“Today, we are seeing after six years that we reduced by almost 61 percent the infection among children — the transmission from mother to child,” Sidibe said. “But we still have 39 percent of babies born with HIV. We want to stop that and we are working very closely with countries who are lagging behind to make sure we have a catch-up plan.”

Scientist Professor Salim Abdool Karim, a South African epidemiologist and infectious diseases specialist, and one of the conveners of the march leads people during the 'March for Science' in Durban on April 14, 2018.
Scientist Professor Salim Abdool Karim, a South African epidemiologist and infectious diseases specialist, and one of the conveners of the march leads people during the ‘March for Science’ in Durban on April 14, 2018. VOA

Know your HIV status

The UNAIDS executive director says one of the most critical factors in ending the epidemic is making sure people are tested and know their HIV status. This requires lifting taboos and making testing more widely available.

“We need to reduce the price of self-testing; we need to go to community levels, family levels, to reach people where they are,” he said. “The family-centered approach and also community-based approach will become central to what we will do in the future, if we want to reach those millions of people who don’t know their status.”

A recent United Nations report on the AIDS response found that at the end of 2016, some 70 percent of people living with HIV knew their status, and 77 percent of them were accessing ARV therapy. Once on those treatments, 82 percent had suppressed the virus to undetectable levels in their systems. That is not a cure. HIV still remains in their body, but it greatly reduces the likelihood of transmission to a partner.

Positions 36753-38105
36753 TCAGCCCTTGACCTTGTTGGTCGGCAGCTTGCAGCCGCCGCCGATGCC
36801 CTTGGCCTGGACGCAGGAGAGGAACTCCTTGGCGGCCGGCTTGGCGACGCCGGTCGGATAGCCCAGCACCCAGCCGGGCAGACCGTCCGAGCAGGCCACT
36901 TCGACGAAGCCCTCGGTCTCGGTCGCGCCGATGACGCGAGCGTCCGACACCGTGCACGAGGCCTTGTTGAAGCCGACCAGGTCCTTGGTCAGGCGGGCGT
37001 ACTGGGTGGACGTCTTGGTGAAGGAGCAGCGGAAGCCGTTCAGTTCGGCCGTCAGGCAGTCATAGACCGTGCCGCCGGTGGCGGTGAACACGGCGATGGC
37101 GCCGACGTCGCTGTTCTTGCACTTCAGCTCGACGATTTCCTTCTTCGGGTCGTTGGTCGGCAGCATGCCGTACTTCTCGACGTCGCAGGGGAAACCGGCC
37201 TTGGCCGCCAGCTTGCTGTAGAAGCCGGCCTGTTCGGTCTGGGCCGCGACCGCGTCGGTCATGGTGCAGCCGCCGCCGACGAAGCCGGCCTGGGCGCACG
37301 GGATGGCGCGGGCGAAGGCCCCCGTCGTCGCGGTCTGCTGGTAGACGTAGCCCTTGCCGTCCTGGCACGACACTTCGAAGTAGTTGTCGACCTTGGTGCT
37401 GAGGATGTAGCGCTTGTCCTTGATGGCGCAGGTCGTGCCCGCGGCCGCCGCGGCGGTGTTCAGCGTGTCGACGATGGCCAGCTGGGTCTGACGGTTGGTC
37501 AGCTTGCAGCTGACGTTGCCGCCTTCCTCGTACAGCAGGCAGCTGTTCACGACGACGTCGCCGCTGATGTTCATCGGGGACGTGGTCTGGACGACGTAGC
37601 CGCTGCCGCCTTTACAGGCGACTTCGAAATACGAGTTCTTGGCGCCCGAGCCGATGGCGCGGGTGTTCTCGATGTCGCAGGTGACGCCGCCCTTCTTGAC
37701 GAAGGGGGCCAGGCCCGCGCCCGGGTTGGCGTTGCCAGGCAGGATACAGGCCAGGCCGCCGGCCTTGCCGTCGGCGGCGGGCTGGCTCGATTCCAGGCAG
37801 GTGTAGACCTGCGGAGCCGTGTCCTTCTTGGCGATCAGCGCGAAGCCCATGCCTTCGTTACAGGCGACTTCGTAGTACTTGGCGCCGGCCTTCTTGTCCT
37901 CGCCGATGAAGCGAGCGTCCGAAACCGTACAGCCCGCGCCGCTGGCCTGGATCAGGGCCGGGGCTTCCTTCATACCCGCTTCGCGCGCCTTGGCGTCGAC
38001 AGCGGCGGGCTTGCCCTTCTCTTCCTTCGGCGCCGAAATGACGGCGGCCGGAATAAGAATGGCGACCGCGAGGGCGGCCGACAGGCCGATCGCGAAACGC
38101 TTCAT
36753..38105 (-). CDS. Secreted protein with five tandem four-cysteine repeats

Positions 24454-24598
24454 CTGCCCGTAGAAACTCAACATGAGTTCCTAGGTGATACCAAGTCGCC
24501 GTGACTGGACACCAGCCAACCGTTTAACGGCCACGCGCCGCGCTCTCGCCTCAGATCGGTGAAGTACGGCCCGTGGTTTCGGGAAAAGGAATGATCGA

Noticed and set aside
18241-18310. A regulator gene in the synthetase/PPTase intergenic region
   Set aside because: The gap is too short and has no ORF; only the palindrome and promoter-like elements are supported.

45-year-old Oscar Tyumre uses an HIV self-testing kit, administered by students from the University of the Witwatersrand in Hillbrow, Johannesburg, on March 19, 2018.
45-year-old Oscar Tyumre uses an HIV self-testing kit, administered by students from the University of the Witwatersrand in Hillbrow, Johannesburg, on March 19, 2018.

Uneven progress

While there have been significant successes, progress is uneven, especially for women and adolescent girls. This is the case in sub-Saharan Africa, where females aged 15-24 accounted for 23 percent of new infections in 2016, compared to 11 percent for their male counterparts.

Sidibe says women and young girls face unique challenges, including cultural norms, child marriage and early pregnancies.

“It’s something which we need to address at not just a peripheral level, we need to deal with poverty, to deal with violence against women, to change the laws, to make sure we give them services,” he said.

In order to stop new HIV infections, other vulnerable populations also need a scaled-up response, including intravenous drug users, sex workers and men who have sex with men.

Working with at-risk groups and spreading awareness of the importance of condoms and single-needle use for drug addicts are all crucial to the fight against HIV.

Also read:HIV Infected Smokers More likely to die of lung cancer than AIDS, Reveals Indian-origin Researcher

Next month, thousands of experts, activists and people living with HIV/AIDS will meet in Amsterdam for the International AIDS conference. Special attention will be focused on the need to reach key populations, including in Eastern Europe, Central Asia, North Africa and the Middle East, where epidemics have grown. (IANS)